Divers exploring the Blue Pools will find a great selection of fish in depths from 5-20 m. Semicircle angelfish are common and very friendly (great fish portraits) and other resident fish include gropers, coral trout, batfish, lionfish, wrasse, parrotfish, surgeonfish and a variety of butterflyfish. Invertebrate life around the corals is impressive, and a number of nudibranch and flatworm species are common. Here the reef forms a bowl shape, like a protected swimming pool, and offers an easy, relaxing dive.
Seen at many of the dive sites, resident Blue Angelfish Pomacanthus semicirculatus often occur in pairs. Angelfish can easily be identified from Butterfly and Coralfishes by the prominent spine on the gill cover.(photo: Neville Coleman)
This coral wall is the best place to see manta rays at Heron Island. They feed just off the point and can be seen swimming past with their mouths open to collect plankton. When a slight current is running, pelagic fish and reef sharks also gather here, making it one of the best dive sites at Heron Island.
Snorkelers have the opportunity to swim at close quarters with hundreds of fish and observe small and large turtles. There are of course more turtles around during the breeding season in Summer. (photo: Neville Coleman)
The Coral Gardens is made up of a sloping reef of staghorn and other hard corals that drops into 20 m of water. Fish life is very prolific in this area and divers will regularly see lionfish, moray eels, flutemouths, stingrays, coral trout, trevally, barracuda, anemonefish, surgeonfish, tuskfish and gropers. This is also a good place to find turtles, reef sharks and manta rays, which cruise the channel between Heron Island and Wistari Reef.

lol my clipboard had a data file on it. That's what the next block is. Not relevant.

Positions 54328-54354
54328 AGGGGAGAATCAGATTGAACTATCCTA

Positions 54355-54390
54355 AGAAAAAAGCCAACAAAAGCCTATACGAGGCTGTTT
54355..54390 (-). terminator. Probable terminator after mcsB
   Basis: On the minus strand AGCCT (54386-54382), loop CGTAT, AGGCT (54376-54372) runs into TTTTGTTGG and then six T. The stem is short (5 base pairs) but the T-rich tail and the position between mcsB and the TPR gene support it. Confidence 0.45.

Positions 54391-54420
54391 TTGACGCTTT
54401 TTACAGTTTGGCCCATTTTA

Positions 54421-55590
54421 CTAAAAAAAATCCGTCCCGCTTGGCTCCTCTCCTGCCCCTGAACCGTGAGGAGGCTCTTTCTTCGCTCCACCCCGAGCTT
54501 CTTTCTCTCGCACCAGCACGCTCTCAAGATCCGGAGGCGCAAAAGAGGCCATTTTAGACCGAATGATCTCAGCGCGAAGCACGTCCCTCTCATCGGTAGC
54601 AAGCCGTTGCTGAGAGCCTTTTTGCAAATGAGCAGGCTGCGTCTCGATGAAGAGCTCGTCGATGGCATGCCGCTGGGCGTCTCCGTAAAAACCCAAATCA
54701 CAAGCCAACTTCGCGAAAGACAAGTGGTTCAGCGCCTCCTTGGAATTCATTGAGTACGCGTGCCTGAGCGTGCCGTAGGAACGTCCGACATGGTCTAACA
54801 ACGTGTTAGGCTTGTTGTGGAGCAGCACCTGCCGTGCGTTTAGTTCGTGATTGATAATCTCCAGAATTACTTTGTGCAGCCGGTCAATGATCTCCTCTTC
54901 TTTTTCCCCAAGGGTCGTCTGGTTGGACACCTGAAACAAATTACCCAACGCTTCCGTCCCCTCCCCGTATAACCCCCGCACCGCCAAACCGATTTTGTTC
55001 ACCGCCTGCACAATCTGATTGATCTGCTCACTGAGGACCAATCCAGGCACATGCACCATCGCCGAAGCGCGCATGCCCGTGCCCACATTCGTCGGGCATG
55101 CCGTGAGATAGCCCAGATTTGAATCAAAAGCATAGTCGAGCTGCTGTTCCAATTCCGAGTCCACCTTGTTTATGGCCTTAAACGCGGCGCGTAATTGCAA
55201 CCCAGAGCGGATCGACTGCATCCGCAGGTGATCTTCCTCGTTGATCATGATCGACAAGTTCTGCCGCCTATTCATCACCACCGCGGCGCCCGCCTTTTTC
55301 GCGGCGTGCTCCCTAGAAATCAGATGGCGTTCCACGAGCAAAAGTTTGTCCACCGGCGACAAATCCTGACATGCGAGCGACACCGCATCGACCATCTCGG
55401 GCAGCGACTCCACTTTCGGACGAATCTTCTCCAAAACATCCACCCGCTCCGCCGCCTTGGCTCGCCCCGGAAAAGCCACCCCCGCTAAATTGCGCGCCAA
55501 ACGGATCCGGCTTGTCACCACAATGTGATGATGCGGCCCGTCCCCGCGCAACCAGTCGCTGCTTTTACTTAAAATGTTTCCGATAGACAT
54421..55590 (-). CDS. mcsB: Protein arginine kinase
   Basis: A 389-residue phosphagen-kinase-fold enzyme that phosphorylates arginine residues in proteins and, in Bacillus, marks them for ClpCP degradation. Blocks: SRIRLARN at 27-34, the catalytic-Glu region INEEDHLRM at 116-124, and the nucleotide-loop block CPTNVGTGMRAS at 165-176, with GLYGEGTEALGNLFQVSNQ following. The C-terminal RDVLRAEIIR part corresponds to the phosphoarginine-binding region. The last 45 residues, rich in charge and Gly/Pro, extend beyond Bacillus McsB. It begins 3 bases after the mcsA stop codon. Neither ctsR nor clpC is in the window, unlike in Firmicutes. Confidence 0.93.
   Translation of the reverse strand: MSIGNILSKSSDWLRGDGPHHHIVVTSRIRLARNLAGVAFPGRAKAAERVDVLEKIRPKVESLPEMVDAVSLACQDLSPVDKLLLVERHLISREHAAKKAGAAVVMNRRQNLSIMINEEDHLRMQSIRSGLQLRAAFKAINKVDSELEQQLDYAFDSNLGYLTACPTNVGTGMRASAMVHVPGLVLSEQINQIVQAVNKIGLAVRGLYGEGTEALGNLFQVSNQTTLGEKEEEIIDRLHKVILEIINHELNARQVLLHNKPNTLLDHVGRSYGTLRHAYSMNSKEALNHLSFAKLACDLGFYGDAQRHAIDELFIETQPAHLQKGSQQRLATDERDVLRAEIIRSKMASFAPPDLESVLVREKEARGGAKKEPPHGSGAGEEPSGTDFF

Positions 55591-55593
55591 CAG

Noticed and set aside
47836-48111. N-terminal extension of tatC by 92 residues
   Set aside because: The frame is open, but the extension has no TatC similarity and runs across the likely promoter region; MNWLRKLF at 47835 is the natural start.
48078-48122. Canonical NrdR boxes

Schools of Blue – striped Snappers Lutjanus kasmira occur along the walls and slopes, often around bommies. A strikingly coloured species it can be found across the Indo – Pacific region. (photo: Neville Coleman)
Many other good dive sites are located around Heron Island, such as the Tenements, Harry's Bommie, North Bommie and The Canyons. If you have the time, book an adventure dive to some of the other lovely cays and reefs of the Capricorn and Bunker Groups.
Recognised by its protruding blue teeth the Harlequin Tuskfish Choerodon fasciatus seems more common at Heron Island than anywhere else along the Great Barrier Reef. A very inquisitive species it often follows divers around. (photo: Neville Coleman)
A number of dive sites are popular along the drop-off on the north side of Wistari Reef. Here the reef drops to 25 m and has some of the best coral growth in the area, large soft corals, gorgonians and sea whips. A number of coral heads that rise from the sandy sea floor at the base of the wall are well worth a look, as they shelter an interesting assortment of reef fish and invertebrate life. Off the wall you will find coral trout, gropers, reef sharks, sweetlips, flutemouth, scorpionfish, turtles and the occasional school of pelagic fish.
It was on the deep water slopes of Wistari Reef that in 1974 I first discovered Coleman's Shrimp Periclimenes colemani living on top of the Intermediate Fire Urchin Asthenosoma intermedium. At the time it was one of my most exciting discoveries. (photo: Neville Coleman)
Neville Coleman's diving expeditions, fauna surveys, photographic fauna surveys and marine life identification courses include every major group of marine life.
Neville Coleman's expertise in living taxonomy and marine life identification extends to the identification of Algae, Sea Grass, Forams, Sponges, Stony Corals, Soft Corals, Sea Anemones, Sea Jellies, Zoanthids, Corallimorphs, Black Corals, Flatworms, Segmented Worms, Crustaceans, Barnacles, Shrimps, Rock Lobsters, Hermit Crabs, Squat Lobsters, Molluscs, Chitons, Univalves, Bivalves, Cephalopods, Octopus, Cuttlefish, Squid, Opisthobranchs, Nudibranchs, Sea Slugs, Bryozoans, Sea Mosses, Echinoderms, Sea Stars, Feather Stars, Brittle Stars, Sea Urchins, Sea Cucumbers, Ascidians/Sea Squirts, Marine Fish, Sharks, Marine Reptiles, and Marine Mammals, all found in the waters around Heron Island and Wistari Reef.
( copyright Neville Coleman/Nigel Marsh)